never say never
When I was young, I wanted to be a teacher. When I got older, I said I could never teach kindergarten. Next week, I’ll wrap up eighteen months of life as a kindergarten teacher.
What started out so foreign but became so familiar will soon seem like a past life – the three minute walk from door to door, the mandatory watered-down Americanos from the only cafe open early enough, the one-story stair climb to the entrance of the school, muffled squeals of early arrivers behind the doors, kids occupied with water cooler talk too busy to say good morning, the smells of mini sweaty feet from the shoe room and steamed rice from the kitchen at 11:45, like clockwork – all of it.
In the beginning, no teacher in history was more awkward. If the kids asked their parents for an exchange when they got home, I would not have been surprised. Ship her back to 미국, Mom! You said English school was going to be FUN!
If I were to do it all over again, I would be more prepared. I would read more about education, in general and in Korea. Time was what I didn’t have, and I was on a plane before I could change my mind. Though the learning curve was steep, the whole process was game-changing, and I’m anticipating a loss I’ve never felt at the end of a job before.
Last Tuesday, I bit my lip and told my students they’d be getting a new teacher soon. Jed cried on my lap for six minutes, but the rest took the news pretty well. They shrugged their shoulders like yeah, well, nice knowin ya. Can we please color now? Larry put his finger back up his nose, Philip asked if it was time for gym, and it was back to business as usual.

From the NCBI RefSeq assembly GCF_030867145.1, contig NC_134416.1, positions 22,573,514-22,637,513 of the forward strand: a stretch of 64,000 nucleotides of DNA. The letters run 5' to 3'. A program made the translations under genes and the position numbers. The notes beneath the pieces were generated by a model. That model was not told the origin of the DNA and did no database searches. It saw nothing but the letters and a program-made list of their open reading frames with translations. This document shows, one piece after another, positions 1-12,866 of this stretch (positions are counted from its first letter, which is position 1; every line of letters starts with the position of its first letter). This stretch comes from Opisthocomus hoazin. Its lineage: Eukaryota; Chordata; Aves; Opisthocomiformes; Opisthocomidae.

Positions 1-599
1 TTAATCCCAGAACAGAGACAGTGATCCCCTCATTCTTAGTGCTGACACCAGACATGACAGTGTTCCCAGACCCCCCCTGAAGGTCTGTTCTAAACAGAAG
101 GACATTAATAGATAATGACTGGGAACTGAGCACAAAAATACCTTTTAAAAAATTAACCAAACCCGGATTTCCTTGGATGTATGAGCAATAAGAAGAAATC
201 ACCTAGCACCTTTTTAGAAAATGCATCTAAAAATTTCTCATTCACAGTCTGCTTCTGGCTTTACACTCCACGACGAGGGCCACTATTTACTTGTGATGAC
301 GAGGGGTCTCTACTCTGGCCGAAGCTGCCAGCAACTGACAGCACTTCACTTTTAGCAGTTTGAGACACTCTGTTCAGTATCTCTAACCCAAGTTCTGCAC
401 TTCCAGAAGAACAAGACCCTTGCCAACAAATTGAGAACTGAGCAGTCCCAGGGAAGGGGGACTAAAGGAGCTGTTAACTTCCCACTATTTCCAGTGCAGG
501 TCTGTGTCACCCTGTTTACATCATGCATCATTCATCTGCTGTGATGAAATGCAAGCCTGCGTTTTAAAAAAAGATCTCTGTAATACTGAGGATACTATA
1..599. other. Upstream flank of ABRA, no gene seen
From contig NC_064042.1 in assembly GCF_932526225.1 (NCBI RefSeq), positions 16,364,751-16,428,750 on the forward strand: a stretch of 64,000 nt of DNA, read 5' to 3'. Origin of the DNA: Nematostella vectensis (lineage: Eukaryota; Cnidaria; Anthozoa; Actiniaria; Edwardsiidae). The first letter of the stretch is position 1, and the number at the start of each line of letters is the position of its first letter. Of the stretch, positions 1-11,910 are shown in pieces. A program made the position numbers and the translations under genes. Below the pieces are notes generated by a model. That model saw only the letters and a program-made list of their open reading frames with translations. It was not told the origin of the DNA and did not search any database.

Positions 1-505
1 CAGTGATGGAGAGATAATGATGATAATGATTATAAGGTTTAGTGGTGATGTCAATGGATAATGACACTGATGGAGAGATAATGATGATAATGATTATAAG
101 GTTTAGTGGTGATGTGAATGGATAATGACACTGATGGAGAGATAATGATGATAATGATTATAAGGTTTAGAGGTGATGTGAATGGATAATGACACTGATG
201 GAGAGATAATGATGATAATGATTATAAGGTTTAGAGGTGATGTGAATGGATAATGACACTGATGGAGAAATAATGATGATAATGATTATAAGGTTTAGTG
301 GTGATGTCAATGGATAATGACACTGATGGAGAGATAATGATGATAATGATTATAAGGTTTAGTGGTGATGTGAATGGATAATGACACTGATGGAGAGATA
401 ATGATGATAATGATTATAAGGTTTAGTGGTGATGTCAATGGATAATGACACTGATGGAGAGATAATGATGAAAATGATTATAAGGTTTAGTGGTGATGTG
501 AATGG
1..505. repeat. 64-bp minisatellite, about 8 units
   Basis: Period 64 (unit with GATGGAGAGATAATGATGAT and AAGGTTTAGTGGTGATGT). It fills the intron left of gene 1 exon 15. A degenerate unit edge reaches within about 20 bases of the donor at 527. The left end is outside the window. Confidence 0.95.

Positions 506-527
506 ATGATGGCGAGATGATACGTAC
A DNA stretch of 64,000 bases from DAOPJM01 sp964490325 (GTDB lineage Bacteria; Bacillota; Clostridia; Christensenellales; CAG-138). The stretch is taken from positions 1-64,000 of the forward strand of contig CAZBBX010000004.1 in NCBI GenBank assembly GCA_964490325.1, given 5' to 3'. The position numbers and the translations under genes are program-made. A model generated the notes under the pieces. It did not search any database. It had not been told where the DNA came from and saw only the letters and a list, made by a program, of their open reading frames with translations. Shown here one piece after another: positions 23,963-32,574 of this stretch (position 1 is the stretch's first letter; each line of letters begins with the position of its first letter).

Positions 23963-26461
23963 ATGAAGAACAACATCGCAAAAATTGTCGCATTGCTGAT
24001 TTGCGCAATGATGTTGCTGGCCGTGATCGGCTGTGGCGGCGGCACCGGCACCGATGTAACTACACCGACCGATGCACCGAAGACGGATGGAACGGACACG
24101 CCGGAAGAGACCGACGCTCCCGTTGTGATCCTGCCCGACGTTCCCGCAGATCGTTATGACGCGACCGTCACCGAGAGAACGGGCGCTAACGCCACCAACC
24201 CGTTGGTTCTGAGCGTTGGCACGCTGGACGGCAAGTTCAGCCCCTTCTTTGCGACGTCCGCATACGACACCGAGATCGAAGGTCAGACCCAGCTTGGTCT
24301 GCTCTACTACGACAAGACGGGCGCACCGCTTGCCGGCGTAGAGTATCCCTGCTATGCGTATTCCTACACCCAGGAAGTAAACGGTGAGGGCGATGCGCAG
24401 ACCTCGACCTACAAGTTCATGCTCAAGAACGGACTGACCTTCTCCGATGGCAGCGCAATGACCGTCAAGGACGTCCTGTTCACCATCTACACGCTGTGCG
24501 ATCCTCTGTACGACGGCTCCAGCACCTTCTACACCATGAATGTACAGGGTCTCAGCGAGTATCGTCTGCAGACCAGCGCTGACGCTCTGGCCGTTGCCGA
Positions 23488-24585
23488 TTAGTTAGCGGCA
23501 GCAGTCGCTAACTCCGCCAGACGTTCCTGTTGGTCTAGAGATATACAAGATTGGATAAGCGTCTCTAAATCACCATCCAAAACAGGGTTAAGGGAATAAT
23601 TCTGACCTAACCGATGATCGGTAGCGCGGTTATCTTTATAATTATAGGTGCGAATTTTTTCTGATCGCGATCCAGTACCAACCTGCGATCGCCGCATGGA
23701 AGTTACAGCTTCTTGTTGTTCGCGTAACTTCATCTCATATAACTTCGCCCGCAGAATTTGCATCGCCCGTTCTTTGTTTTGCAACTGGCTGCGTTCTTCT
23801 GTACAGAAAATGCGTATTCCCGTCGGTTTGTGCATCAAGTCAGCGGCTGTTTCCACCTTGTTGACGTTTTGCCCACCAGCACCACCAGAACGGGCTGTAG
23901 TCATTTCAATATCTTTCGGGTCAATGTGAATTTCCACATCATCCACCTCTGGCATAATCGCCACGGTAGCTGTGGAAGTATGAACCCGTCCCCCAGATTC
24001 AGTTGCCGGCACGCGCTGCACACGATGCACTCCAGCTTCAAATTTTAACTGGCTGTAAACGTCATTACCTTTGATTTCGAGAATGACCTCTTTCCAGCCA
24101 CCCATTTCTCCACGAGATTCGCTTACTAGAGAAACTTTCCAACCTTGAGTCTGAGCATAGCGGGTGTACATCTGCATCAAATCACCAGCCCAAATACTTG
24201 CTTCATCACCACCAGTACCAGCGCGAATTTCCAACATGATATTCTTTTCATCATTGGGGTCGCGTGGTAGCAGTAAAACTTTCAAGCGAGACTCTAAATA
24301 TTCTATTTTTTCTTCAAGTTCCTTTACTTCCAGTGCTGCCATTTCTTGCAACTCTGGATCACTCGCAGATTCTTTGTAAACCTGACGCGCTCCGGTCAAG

My kindergarten teacher was Mother Theresa. She never yelled. She was patient and fair, and she glided from one end of the room to the other in her long denim skirts with the grace of an Olympic figure skater. Her taste in classroom pets, however, was questionable. One morning when we came to school, there was a cage on a table with a black and white spotted rat inside. We quickly named her Honey Huggles Phyllis II, and then we took turns holding her. I was terrified that she’d escape while in my custody, so I squeezed her so tightly her little eyes bugged out a bit. That was the only time Miss T ever scolded me, and I cried. When summer vacation came and Miss T needed a home for Honey, my mother volunteered to take her in. Honey died at the end of that summer, and I cried again. Because she knew, my mother replaced her three times within the next year. Some people had dogs. We had domesticated rats. Whenever I tell this story, I try to sell off Honey as a hamster, just with a longer, scalier tail.
A RAT?! they all say.
Well, not like a cat-sized subway rat. A domesticated rat. It’s different.
Like children, they’re never easily fooled, but they usually give me the benefit of the doubt, if only to switch subjects.
One extraordinary effect of teaching is that you get a peek of what you’d be like as a parent. You see your weaknesses and insecurities with glaring acuity. On good days, you handle anything thrown your way with grace, humor, and agility. Your job is the best in the universe, and to your bewilderment, you are a damn fine teacher! On bad days, you feel no more equipped to rear children than Mama June. Bad days rain, and when they do, they pour. I can’t say I’ve never yelled, and I’ve lost my patience once or twice. When the best pet I could give our class was a baby bird made of cotton with a paper beak and googly eyes, they went along with it like champions. But maybe they’ll remember our blindfolded taste tests, how to sing to Barbara Ann, and the difference between a hug and a bear hug.
Tomorrow is my last Monday, and though I’ll probably forget what it feels like to be near the end, I won’t forget how it feels to love these kids.
All names changed to protect the innocent, except Honey’s.